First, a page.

Bill 47 (Making Ontario Open for Business Act, 2018) and what is reversed from Bill 148

Updated: Apr 10, 2020

Bill 47 received Royal Assent as of November 21, 2018. Several amendments have been issued to the Employment Standards Act, 2000, the Labour Relations Act, 1995, and the Ontario College of Trades and Apprenticeship Act, 2009 and make complementary amendments to other Acts. See what reversals have been changed to Bill 148 and what other amendments have been issued.


The following Bill 47 is to take in effect January 1, 2019, unless otherwise specifically stated:

Minimum Wage

Bill 148 introduced wage increases for January 1, 2018, at $14.00 and January 1, 2019, at $15.00. The minimum wage increase to $15.00 as of January 1, 2019, has been eliminated. The minimum wage is subject to annual inflation adjustment every October 1 starting in 2020 and you should receive the new rate in April of that year.

Public Holiday Pay

Bill 148 introduced a ‘fairer’ method to calculate holiday pay for all levels of employees which was:

In the interim of Bill 47 being passed and after Bill 47 being passed, and while the Ministry of Labour figures out a fair way to calculate public holiday pay; the old way of calculating public holiday pay was enacted as of July 1, 2018. The old formula is:

Employee Status

Bill 148, employers had the onus to prove the complainant is not an employee and Bill 47 reversed back that the onus is on the complainant to prove they are in fact an employee.


Scheduling

Bill 148 allowed the following to become effective as of January 1, 2019: 3 hour rule for shortened and cancelled shifts; on-call rule; right to request scheduling or work location changes; right to refuse work or on-call requests made with less than 96 hours of notice.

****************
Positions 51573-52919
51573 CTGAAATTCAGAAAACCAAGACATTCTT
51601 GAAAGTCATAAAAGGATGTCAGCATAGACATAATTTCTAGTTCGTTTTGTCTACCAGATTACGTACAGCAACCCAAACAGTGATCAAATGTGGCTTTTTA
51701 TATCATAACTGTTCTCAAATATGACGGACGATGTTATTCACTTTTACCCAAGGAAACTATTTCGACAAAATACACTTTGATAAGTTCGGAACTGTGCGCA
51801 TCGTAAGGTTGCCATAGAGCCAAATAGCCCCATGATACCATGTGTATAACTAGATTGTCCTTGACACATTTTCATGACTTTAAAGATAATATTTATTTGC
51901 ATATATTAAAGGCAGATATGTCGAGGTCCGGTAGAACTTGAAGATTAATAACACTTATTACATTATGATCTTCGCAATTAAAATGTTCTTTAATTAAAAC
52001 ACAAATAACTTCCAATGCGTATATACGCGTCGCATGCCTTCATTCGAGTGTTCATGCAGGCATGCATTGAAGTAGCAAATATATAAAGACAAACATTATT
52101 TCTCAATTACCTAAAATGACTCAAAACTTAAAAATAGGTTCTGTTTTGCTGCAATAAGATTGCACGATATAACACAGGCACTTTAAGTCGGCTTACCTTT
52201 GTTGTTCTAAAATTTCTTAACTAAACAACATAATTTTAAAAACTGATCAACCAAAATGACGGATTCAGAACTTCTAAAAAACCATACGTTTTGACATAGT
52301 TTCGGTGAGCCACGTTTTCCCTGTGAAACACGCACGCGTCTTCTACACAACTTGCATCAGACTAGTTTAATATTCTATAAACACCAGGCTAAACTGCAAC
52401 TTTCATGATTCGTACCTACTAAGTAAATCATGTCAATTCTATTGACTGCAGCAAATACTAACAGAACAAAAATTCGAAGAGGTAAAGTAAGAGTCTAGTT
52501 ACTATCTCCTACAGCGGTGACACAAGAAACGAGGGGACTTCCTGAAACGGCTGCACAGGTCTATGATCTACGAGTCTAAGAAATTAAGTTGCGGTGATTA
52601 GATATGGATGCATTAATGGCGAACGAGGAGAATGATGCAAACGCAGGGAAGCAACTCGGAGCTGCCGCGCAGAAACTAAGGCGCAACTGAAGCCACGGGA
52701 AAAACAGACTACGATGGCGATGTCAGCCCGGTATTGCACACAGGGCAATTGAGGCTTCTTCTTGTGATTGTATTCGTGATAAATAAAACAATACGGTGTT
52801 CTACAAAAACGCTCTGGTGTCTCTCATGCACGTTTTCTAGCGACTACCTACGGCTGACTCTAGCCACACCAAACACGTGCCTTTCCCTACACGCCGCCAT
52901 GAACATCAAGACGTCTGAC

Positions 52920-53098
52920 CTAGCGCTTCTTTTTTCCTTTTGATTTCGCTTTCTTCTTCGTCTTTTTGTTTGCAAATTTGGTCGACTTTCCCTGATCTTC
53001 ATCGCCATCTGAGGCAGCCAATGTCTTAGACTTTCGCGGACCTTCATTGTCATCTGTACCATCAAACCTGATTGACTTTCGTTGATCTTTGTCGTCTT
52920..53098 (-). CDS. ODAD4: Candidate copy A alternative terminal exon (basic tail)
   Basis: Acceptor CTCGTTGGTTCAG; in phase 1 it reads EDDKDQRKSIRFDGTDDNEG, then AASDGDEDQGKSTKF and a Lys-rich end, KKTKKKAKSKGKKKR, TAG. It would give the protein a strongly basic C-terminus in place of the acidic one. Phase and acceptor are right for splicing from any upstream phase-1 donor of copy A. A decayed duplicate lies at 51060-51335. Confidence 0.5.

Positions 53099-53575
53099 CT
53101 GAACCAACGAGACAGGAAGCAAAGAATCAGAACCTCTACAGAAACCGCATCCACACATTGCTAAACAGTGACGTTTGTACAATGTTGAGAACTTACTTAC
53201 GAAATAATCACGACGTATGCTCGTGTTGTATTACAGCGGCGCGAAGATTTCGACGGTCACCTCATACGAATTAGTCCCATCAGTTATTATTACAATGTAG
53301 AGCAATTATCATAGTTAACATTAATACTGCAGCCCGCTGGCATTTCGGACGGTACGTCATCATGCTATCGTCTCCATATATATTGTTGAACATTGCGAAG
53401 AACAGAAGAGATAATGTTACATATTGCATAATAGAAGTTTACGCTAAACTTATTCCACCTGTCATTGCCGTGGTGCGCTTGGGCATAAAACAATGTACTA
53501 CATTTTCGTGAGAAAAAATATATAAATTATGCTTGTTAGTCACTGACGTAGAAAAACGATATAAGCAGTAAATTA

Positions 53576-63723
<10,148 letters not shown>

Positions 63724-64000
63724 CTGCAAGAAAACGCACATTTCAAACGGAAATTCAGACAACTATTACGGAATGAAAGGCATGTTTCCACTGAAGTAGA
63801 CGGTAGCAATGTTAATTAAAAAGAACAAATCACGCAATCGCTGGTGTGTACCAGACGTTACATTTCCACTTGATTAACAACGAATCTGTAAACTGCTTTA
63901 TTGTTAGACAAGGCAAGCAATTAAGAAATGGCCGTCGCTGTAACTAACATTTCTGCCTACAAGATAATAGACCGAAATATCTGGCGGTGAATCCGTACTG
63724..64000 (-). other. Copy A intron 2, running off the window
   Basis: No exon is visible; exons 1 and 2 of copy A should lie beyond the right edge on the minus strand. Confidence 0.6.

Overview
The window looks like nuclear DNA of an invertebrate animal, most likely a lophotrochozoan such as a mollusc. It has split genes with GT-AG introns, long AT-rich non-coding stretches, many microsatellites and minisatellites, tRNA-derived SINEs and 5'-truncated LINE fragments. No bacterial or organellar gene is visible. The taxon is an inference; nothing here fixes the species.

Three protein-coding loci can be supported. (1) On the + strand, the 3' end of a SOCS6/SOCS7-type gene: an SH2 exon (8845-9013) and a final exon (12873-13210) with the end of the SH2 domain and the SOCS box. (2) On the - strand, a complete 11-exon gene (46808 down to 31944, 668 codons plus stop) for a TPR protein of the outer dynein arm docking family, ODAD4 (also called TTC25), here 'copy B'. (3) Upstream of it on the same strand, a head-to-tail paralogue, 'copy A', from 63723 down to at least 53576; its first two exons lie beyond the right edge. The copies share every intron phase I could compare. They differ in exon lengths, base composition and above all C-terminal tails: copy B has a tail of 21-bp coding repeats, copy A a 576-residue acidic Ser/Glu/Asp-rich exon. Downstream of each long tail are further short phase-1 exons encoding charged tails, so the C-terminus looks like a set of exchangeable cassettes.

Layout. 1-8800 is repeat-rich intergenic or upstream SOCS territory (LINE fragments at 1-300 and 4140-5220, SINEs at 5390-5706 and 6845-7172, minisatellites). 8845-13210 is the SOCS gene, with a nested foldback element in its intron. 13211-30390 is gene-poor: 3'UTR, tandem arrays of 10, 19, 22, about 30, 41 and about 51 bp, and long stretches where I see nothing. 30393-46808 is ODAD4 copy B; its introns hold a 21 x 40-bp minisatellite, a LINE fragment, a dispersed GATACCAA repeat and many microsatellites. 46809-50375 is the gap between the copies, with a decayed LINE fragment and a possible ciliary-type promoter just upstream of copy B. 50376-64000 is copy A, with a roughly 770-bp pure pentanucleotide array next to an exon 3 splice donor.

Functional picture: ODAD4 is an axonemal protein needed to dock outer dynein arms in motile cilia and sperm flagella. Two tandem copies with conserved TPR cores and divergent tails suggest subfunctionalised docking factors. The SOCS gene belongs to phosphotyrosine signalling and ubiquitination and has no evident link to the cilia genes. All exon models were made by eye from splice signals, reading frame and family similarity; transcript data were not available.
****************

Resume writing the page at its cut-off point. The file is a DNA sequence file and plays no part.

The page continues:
Bill 47 only kept the 3 hour rule for shortened shifts, the remaining was repealed.

Equal Pay for Equal Work

In Bill 148, the pay differences based on the employment status are prohibited or for temporary help agency workers. This was repealed with Bill 47.

Personal Emergency Leave (PEL)

Bill 148 gave employees 10 PEL days with the first 2 days paid, provided you were employed for 7 consecutive days. Employers cannot require a certificate from a doctor or other qualified health practitioner unless required for STD/LTD health plans.


Bill 47 repealed and replaced it with 8 unpaid leave days which include: 3 sick leave days, 3 family responsibility leave days, and 2 bereavement leave days. They can request employees to provide doctor’s/qualified health practitioner’s notes/certificate as proof for the leaves.

Fines for ESA Act

Bill 148 increased the fines for contravention of the ESA and Bill 47 decreased the maximum fine amounts to pre-Bill 148 amounts $250, $500 and $1000.


The following Bill 47 is to take in effect November 21, 2018, unless otherwise specifically stated:

Employee Lists

Bill 148 allowed unions to apply to the Board for an order requiring the employer to produce a list of the employees with certain information. Bill 47, Schedule 2 repeals section 6.1.

Remedial Certification

Bill 148 allowed the Board to be able to conduct a representation vote and order the employer to take the necessary actions to ensure the vote reflects the true wishes of employees.


Bill 47 reinstated pre-bill 148 rules where the Board would again have discretion to order a vote or certify the union.

Reviewing the Structure of Bargaining Units